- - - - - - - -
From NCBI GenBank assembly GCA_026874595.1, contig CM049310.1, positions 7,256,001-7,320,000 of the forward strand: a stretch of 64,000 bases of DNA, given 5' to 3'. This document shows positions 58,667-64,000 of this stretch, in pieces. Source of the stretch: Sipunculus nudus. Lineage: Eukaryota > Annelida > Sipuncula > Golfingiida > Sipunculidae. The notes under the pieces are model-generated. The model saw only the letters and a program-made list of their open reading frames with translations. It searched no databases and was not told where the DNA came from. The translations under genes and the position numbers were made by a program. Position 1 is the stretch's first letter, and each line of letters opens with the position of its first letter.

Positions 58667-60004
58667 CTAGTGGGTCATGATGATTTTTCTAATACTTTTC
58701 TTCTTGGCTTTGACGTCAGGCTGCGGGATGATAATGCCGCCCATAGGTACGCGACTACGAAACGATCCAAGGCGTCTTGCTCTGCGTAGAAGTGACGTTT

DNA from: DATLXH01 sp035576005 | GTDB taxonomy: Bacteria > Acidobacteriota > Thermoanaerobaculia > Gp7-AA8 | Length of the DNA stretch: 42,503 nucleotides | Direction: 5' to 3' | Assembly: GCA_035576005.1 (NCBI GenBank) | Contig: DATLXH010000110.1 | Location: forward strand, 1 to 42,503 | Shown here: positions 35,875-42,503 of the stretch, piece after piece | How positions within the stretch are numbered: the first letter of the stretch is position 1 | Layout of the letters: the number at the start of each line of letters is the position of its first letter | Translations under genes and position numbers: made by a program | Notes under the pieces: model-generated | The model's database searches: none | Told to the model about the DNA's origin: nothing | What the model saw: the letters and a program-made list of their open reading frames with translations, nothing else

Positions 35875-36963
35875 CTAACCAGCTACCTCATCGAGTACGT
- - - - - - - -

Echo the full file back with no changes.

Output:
From NCBI GenBank assembly GCA_026874595.1, contig CM049310.1, positions 7,256,001-7,320,000 of the forward strand: a stretch of 64,000 bases of DNA, given 5' to 3'. This document shows positions 58,667-64,000 of this stretch, in pieces. Source of the stretch: Sipunculus nudus. Lineage: Eukaryota > Annelida > Sipuncula > Golfingiida > Sipunculidae. The notes under the pieces are model-generated. The model saw only the letters and a program-made list of their open reading frames with translations. It searched no databases and was not told where the DNA came from. The translations under genes and the position numbers were made by a program. Position 1 is the stretch's first letter, and each line of letters opens with the position of its first letter.

Positions 58667-60004
58667 CTAGTGGGTCATGATGATTTTTCTAATACTTTTC
58701 TTCTTGGCTTTGACGTCAGGCTGCGGGATGATAATGCCGCCCATAGGTACGCGACTACGAAACGATCCAAGGCGTCTTGCTCTGCGTAGAAGTGACGTTT

DNA from: DATLXH01 sp035576005 | GTDB taxonomy: Bacteria > Acidobacteriota > Thermoanaerobaculia > Gp7-AA8 | Length of the DNA stretch: 42,503 nucleotides | Direction: 5' to 3' | Assembly: GCA_035576005.1 (NCBI GenBank) | Contig: DATLXH010000110.1 | Location: forward strand, 1 to 42,503 | Shown here: positions 35,875-42,503 of the stretch, piece after piece | How positions within the stretch are numbered: the first letter of the stretch is position 1 | Layout of the letters: the number at the start of each line of letters is the position of its first letter | Translations under genes and position numbers: made by a program | Notes under the pieces: model-generated | The model's database searches: none | Told to the model about the DNA's origin: nothing | What the model saw: the letters and a program-made list of their open reading frames with translations, nothing else

Positions 35875-36963
35875 CTAACCAGCTACCTCATCGAGTACGT